The Daily Tar Heel

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Tuesday March 28th

Officials Announce 8-Year Nike Contract

The eight-year contract, the third UNC has entered with Nike, is valued at $28.34 million, a substantial increase from the University's current five-year $11.6 million contract that expires at the end of this school year.

The contract, signed Monday, is landmark in nature not only because of its size and monetary worth but also because of the incorporation of UNC's labor code, a topic of contention on campus in recent years.

The deal also includes a stipulation giving the University 10 percent of royalties from the sale of merchandise bearing the UNC logo, up from 8 percent in the previous deal. The new contract takes effect July 1, 2002.

"We are comfortable in saying that this is one of the largest," said Director of Athletics Dick Baddour at Tuesday's press conference. Through the contract, Nike will provide all 28 UNC varsity sports with uniforms, practice gear and equipment. Baddour said UNC is one of about half a dozen schools that have all their varsity sports funded by Nike.

Moeser said the money from Nike is particularly important in light of the state budget crisis. "This helps us with our commitment to support the entirety of the program. Without it, we'd have two choices -- fewer sports or massive reallocation of funds from the University."

But the deal also is groundbreaking in the area of labor standards, Moeser said. "This new contract extension between the University and Nike sets a new standard for social responsibility," Moeser said.

The contract calls for Nike to abide by the University's Code of Labor Conduct and for Nike to disclose all manufacturing plants that make UNC merchandise and uniforms. Those plants are subject to independent external monitoring by the Fair Labor Association, of which the University is a dues-paying member.

In addition, UNC has promised to implement a policy requiring all apparel bearing the University's logo to be made by licensed dealers who are subject to the same standards as Nike. UNC has about 580 licensees with 2,700 manufacturing sites worldwide.

Baddour said UNC negotiators suggested the idea of the uniform policy and found Nike was receptive to it. "That actually was a success we didn't anticipate, moving into another area," said Rut Tufts, co-chairman of UNC's Labor Licensing Code Advisory Committee.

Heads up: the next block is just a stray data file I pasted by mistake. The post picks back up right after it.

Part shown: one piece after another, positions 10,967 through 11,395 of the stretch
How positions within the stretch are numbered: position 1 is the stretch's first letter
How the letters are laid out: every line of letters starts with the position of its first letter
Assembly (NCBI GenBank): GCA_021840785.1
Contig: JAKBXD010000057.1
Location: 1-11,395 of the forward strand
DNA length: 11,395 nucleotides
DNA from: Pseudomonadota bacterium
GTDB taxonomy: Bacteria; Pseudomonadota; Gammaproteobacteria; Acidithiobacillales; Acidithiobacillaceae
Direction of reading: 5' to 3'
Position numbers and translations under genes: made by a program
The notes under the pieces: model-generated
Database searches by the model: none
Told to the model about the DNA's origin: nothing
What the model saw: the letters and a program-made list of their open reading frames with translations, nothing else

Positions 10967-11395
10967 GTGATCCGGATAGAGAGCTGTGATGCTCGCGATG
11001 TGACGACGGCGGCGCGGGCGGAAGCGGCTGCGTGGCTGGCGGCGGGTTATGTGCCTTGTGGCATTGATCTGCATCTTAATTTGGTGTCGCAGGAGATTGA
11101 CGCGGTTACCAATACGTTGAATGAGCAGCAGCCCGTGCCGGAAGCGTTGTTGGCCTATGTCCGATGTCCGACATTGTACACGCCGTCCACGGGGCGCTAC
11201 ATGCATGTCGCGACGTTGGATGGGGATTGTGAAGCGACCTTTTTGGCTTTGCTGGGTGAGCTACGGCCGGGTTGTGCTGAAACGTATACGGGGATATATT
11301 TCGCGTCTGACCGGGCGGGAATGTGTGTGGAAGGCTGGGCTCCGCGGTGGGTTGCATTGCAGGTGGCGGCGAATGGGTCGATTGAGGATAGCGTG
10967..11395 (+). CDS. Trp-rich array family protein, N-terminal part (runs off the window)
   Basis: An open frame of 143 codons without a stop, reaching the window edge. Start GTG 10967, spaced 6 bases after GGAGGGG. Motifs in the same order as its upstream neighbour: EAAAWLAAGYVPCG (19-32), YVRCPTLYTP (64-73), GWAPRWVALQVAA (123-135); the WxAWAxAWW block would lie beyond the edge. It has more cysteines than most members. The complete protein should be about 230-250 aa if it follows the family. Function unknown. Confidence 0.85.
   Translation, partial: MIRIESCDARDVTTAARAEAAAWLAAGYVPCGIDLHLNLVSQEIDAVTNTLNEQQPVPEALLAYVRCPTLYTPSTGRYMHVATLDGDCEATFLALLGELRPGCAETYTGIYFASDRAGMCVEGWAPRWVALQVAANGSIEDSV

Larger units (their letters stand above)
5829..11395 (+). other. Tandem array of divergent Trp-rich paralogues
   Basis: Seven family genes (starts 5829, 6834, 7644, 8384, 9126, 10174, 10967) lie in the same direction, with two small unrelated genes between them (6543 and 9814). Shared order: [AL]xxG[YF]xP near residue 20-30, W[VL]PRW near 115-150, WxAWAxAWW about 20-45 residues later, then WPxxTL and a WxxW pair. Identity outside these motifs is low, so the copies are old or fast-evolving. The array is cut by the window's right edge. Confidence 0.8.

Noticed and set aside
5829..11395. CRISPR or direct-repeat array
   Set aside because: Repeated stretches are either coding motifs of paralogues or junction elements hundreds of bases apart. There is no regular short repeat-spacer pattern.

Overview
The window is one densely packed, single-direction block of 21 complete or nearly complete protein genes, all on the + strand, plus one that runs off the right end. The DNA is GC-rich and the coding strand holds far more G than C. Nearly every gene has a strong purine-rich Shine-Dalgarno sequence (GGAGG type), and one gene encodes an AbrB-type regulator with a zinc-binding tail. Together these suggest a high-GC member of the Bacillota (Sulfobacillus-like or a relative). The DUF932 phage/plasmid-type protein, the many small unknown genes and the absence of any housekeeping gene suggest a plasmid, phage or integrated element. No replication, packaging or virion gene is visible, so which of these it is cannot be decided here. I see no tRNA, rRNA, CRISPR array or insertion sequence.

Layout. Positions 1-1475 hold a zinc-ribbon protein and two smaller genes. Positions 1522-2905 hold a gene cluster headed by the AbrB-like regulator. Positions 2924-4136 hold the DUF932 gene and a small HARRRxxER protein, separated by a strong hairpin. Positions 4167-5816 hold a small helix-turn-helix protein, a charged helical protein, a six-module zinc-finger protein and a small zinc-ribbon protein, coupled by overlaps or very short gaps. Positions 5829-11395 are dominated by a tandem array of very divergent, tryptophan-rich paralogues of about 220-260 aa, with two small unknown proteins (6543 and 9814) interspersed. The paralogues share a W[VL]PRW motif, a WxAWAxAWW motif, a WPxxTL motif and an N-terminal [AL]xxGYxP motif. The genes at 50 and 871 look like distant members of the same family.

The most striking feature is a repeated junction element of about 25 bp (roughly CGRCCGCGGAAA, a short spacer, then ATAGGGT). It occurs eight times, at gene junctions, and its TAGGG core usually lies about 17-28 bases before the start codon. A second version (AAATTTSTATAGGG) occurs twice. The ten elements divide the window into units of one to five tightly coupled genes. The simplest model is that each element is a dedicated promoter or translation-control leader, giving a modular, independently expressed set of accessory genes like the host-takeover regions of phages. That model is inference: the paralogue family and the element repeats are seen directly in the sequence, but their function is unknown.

The contract also includes an escape clause that allows UNC to terminate the agreement with Nike if the company fails to remedy any recurring violations of the University's labor code in its facilities.

Baddour said it is hard to say exactly what would warrant termination. "That's something you have to look at as it's happening," Baddour said.

As a part of the contract, Nike also is financing trips for two members of the University community to visit one of the manufacturing plants where UNC apparel is made. A committee made up of 19 students, faculty and staff members advised the negotiators during the deal. "We have been completely open and candid with the campus as these discussions unfolded," Moeser said.

Besides the labor provisions, the contract also includes clauses that benefit nonathletes. As a part of the deal, Nike will give $800,000 to the Chancellor's Academic Enhancement Fund each year, money Moeser said will benefit undergraduate education. The contract also gives the Department of Athletics $200,000, half of which will be used to fund teams without additional Nike contracts.

The debate on the use of corporate signage in Kenan Stadium and the Smith Center also arose in the recontracting talks. There is currently no such signage in the facilities, but if the University adopts a policy allowing it, Nike reserves the right to receive signage as part of the contract.

"All of us agree the culture of this place is special," Moeser said. "The atmosphere of Kenan Stadium and the Smith Center is special. If we do it, it'll be carefully done and discreetly done."

Baddour said negotiations with Nike were cordial and that UNC officials never felt pressure. "At no time during these nine years has the University or Department of Athletics compromised our values or our culture, nor has Nike expected us to."

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